So this one wasn’t made with people who write about games in mind. Play your cards wrong and One Single Life will turn its back on you in all of about 12 seconds.
Like Canabalt, the player controls a man who, for whatever reason, has taken to bounding across lofty rooftops in his free time. In Canabalt this was modestly justified by an alien invasion. No such explanation here.
One Single Life’s gimmick rests in the title; the player has just one life. Fail to succeed at any of the ten jumps and that’s that, your failure becomes a statistic relayed to those who come after. Each of the ten levels begins with a billboard with data to the effect of: 61% of players die here. Inspiring. (That said, completing the credit sequence nets you an extra life and it’s a pity Fresh Tone didn’t have the conviction to stick with just the one).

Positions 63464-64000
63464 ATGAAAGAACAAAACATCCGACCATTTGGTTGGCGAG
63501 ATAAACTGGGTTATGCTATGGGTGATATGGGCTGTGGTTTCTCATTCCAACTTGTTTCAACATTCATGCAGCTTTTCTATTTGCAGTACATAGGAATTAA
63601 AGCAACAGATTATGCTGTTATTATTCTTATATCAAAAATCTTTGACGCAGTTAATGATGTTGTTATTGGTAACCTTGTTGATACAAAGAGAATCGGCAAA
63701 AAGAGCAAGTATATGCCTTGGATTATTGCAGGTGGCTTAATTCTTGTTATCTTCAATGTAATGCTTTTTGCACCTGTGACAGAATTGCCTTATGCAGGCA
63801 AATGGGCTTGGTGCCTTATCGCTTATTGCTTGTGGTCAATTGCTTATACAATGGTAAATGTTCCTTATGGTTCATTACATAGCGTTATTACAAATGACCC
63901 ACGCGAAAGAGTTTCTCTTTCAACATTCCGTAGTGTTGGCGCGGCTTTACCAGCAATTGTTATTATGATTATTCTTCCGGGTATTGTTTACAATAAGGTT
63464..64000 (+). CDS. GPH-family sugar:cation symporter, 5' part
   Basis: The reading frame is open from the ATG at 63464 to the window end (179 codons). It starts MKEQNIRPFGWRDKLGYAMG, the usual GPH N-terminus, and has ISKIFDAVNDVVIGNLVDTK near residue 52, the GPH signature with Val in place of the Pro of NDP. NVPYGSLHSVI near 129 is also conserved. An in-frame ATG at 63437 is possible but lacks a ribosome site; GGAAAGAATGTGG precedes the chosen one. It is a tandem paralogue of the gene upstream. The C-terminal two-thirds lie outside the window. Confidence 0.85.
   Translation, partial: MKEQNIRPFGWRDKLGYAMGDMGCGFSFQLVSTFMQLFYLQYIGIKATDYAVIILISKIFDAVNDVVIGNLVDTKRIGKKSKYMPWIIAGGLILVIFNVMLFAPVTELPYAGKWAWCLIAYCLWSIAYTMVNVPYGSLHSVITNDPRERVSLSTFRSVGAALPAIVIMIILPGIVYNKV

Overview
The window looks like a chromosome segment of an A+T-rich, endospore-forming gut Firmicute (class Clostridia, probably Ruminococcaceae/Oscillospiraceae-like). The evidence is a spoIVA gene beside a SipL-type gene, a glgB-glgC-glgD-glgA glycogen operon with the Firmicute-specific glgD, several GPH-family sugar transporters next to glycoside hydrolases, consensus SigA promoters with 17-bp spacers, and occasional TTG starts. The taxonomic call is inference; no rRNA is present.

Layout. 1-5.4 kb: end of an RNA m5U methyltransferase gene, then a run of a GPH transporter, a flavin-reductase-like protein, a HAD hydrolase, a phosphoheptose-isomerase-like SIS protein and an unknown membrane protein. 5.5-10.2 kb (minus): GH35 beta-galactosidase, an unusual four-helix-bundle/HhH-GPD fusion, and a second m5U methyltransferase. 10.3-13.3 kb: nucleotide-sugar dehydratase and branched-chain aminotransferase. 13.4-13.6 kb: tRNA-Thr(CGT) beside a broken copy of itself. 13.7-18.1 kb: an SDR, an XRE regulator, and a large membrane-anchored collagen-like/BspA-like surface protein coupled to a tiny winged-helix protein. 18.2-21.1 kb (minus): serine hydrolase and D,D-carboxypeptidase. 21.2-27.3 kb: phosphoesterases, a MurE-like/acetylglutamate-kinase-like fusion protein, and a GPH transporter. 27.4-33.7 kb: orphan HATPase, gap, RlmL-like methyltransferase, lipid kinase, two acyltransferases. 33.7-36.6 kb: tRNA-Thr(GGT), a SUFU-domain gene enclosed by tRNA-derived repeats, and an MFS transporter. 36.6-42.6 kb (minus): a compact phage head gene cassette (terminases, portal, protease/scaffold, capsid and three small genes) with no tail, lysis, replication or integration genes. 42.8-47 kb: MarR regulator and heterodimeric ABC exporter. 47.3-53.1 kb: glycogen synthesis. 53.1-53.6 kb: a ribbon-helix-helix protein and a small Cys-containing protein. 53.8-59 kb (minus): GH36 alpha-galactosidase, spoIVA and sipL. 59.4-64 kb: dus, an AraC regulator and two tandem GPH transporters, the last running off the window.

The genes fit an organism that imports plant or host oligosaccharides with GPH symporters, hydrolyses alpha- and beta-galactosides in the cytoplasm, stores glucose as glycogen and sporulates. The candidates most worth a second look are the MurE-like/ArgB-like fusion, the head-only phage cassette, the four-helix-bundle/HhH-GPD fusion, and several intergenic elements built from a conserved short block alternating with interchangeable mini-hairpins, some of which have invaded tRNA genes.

After a few trial runs – or none if you failed to read the small print or ponder the name – comes the real deal. By tapping the screen the thrill seeker begins his dart and by tapping again he jumps. That’s it. At that point you’re buckled in for the ride, a slack-jawed observer until he either lands safely on the other side or fails, leaving you gazing on gloomily as any aspirations of becoming one of the elite 4% to reach the end plunge into the void to become a pool of blood, viscera and regret.
Throughout its brief stay One Single Life is tangibly fraught. Fingers quiver at the beginning of each gauntlet and eyes remain fixated once you’re midair as though something depends on the result of each jump beyond puerile willy waving.
And that’s it really. It’s quirky, inventive and remarkably tense and it’ll be over at best within 15 minutes and at worst well, within a minute or so.